'Blacks are too stupid to vote for me, said Trump'

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'Blacks are too stupid to vote for me, said Trump'

His former lawyer recounts a litany of racist slurs he heard uttered by the US president

Rozina Sabur


Donald Trump once claimed black people were “too stupid” to vote for him and regularly used explicitly racist language before coming into office, his former lawyer has claimed.
Michael Cohen, who served as the president’s lawyer and fixer for a decade, claimed he witnessed Trump making derogatory comments about black people throughout the 2016 election campaign.
In his first interview since pleading guilty to campaign finance violations, Cohen told Vanity Fair magazine that Trump said “black people are too stupid to vote for me” after he made an observation that crowds at the candidate’s rallies were largely caucasian.
Cohen further claimed that after Nelson Mandela’s death, Trump said: “Name one country run by a black person that’s not a shithole.” He added that Trump once said of his decision not to pick a black Harvard graduate on The Apprentice that “there’s no way I can let this black fucking win”.
Cohen has publicly split from Trump since he was charged with campaign finance violations and tax fraud earlier this year. He pleaded guilty to several charges, claiming he violated election laws at the direction of Trump, to pay a porn star hush money.
It is not the first time Trump has been accused of racism. Earlier this year he faced claims he had referred to African nations as “shithole countries”.
Omarosa Manigault Newman, a former aide, also claimed Trump had used the n-word during filming of The Apprentice. At the time, Sarah Sanders, the White House press secretary, said she could not “guarantee” that Trump had never used the slur.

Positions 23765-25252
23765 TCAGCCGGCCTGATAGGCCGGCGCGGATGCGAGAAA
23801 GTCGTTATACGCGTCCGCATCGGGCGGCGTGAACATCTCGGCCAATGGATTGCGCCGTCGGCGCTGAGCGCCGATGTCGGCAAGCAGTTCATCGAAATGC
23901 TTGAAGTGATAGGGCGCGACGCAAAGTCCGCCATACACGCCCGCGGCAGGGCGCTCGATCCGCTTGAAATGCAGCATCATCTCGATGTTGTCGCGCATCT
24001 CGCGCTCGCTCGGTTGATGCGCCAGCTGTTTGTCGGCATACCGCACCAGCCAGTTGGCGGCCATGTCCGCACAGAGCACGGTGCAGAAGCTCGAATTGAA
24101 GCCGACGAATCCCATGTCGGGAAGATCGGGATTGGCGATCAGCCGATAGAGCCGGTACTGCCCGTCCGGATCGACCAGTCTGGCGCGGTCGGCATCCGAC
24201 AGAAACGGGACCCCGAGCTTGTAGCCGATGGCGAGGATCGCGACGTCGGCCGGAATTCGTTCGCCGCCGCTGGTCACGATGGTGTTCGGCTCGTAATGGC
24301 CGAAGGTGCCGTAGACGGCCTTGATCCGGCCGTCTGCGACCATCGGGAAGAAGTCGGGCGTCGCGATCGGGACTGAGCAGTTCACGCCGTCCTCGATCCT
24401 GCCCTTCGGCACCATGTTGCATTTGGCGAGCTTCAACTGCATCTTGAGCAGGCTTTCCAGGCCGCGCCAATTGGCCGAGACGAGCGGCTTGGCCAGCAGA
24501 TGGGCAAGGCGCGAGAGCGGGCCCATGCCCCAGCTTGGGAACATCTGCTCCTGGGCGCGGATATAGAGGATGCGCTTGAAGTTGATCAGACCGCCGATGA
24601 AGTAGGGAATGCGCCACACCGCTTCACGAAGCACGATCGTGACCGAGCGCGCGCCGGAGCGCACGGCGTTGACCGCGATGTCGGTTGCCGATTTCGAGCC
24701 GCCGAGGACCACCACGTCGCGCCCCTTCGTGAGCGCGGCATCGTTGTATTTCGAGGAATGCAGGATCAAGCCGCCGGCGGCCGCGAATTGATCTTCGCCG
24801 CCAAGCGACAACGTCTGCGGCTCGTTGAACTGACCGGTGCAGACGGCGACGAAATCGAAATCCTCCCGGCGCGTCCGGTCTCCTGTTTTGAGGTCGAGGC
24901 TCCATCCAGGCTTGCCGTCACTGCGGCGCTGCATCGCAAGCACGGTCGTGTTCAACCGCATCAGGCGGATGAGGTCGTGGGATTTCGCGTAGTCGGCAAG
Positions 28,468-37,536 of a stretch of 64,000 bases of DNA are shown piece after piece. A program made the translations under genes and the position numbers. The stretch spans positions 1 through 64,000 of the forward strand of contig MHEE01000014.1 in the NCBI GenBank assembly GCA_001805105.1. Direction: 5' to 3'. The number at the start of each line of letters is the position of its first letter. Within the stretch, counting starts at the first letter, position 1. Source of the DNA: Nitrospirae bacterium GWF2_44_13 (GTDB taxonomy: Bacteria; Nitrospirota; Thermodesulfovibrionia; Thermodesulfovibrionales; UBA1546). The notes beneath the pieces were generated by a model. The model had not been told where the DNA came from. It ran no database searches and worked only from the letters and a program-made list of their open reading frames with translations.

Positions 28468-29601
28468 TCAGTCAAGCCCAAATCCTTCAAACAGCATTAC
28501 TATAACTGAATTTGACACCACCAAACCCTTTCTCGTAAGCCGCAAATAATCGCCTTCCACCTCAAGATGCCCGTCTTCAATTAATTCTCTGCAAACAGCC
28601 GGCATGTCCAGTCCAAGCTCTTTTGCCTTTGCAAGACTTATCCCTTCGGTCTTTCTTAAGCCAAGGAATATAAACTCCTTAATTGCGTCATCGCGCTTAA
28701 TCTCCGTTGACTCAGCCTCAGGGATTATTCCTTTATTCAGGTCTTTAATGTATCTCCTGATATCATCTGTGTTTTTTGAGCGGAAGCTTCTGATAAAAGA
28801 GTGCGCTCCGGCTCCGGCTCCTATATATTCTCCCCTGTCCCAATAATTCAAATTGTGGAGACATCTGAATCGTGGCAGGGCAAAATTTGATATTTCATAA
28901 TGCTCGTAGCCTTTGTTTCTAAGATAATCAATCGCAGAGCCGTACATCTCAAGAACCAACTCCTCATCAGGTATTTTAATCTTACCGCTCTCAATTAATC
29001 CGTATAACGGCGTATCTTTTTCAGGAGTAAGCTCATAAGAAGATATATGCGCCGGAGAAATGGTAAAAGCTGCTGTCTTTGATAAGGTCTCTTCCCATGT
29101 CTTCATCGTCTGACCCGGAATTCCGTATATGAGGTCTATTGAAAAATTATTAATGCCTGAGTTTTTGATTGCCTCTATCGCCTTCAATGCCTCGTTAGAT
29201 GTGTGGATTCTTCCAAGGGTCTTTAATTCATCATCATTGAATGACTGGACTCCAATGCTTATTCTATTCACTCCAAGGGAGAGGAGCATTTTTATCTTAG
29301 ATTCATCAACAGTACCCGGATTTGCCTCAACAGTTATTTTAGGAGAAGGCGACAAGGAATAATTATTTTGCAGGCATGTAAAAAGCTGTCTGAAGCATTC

The White House has not responded to the latest claims, which came after a week in which the US president amplified his hardline stance on immigration, even suggesting US soldiers could open fire on a migrant caravan if its members threw rocks.
In an address from the White House on Thursday evening, Trump said: “If they [migrants] want to throw rocks at our military, our military fights back ... I told them, consider it a rifle.”
Trump rowed back on the comments on Saturday after former US generals, including a former chairperson of the Joint Chiefs of Staff, rebuked the idea and questioned its legality. The president changed course, saying: “They [soldiers] won’t have to fire. What I don’t want, I don’t want these people throwing rocks.”
He added: “What they [migrants] did to the Mexican military is a disgrace. They hit them with rocks ... they do that with us they are going to be arrested.”
Earlier on Saturday the Nigerian Army, which has been accused of numerous human rights abuses, used Trump’s remarks to justify its fatal shootings of rock-throwing protesters last week. The army’s official Twitter account posted a video of Trump’s remarks, saying: “Please watch and make your deductions.”
Trump also defended his plans to sign an order this week to end what he called the “abuse” of the US asylum system, including the potential construction of “massive tent cities”. He insisted that migrants seeking asylum status would be made to wait at the border while their requests were processed.
“Everything we’re doing is totally legal,” he said. “But we have one of the few systems where instead of telling people you can’t come in, we take them in and we have to bring them to a court. It is the most ridiculous system in the world.”
The US military confirmed on Saturday that more than 7,000 soldiers would be pre-positioned in states bordering Mexico by the end of the weekend. It is thought to be the largest peacetime deployment of active-duty troops to the border in nearly a century. Opponents suggested it was a political stunt, coming just days before critical midterm elections.
Asked if he was creating violence, Trump told a reporter: “You’re creating violence by your question. The fake news is creating violence.”
Former president Barack Obama warned on Saturday against rhetoric he said was designed to sow fear. “In the closing weeks of this election we have seen repeated attempts to divide us with rhetoric designed to make us angry and make us fearful,” he told an audience in Miami at rally supporting Democratic Party candidates. “You can be a check on that kind of behaviour.”
– © Telegraph Media Group Limited

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